Sturmfrei translates to “storm free.” Now, one could think that it has something to do with the wind and weather conditions outside, a post-winter idyllic day with a lot of sun.
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Yet in reality this word means something completely different than its literal translation.
First of all, it is a very colloquial word. When you are a parent of a teenager and you decide to leave for the weekend and leave your kid alone at home, the child has sturmfrei.
It simply means: The parents leave and you have the house for yourself. You might even call it a sturmfreie Bude (Bude is colloquial for “house.”)
Leaving your child alone at home and giving them sturmfrei is always potentially worrying for parents.
Many teenagers use their parents’ absence for throwing a house party. And since here is no one there to call it quits, those parties can escalate quite heavily.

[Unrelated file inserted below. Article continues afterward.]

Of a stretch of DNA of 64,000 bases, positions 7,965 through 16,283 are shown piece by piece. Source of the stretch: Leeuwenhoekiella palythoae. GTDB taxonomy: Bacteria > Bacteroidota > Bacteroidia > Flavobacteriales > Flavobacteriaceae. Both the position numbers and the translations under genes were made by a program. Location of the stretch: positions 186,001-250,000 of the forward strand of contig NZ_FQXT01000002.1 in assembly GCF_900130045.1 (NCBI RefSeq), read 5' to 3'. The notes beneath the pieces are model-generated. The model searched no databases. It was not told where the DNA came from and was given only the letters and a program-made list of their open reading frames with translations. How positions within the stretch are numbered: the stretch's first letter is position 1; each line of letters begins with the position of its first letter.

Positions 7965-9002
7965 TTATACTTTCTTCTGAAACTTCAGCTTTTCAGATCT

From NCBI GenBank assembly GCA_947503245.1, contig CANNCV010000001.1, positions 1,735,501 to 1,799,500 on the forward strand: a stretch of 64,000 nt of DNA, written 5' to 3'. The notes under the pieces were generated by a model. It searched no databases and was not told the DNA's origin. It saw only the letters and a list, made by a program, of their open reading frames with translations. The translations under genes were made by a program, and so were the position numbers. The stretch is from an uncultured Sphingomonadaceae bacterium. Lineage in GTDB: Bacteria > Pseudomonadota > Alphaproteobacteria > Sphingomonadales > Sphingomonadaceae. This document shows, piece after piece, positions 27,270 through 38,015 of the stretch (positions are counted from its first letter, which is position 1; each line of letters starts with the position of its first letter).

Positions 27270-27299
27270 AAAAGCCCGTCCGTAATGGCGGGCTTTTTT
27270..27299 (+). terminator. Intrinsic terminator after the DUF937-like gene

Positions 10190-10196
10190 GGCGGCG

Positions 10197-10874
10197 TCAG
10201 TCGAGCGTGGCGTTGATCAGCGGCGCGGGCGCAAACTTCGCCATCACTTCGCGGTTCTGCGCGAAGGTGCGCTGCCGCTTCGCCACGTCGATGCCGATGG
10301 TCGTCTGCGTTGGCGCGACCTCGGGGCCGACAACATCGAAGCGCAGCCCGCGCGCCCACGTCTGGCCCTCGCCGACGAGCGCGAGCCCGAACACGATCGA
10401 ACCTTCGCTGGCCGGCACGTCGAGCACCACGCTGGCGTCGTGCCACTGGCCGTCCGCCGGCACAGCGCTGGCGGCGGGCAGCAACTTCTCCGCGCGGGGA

The origin of the notion isn’t really clear. Earlier, it was used in the military and described a place or position that was impregnable.
The connection to an empty house is probably that no parents can tell you what to do or impede you in your freedom when said parent is gone for the weekend.
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Teens having fun at a "sturmfreie Bude". Photo: depositphotos/MilanMarkovic
Kommst du zu meiner Party am Samstag? Ich habe sturmfrei.
Are you coming to my party on Saturday? My parents aren’t there.
Ich hab' bald eine Woche sturmfreie Bude, weil meine Eltern in den Urlaub fahren.
I'll soon have the house to myself for a week because my parents are going on holiday.
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This article was produced independently with support from Lingoda.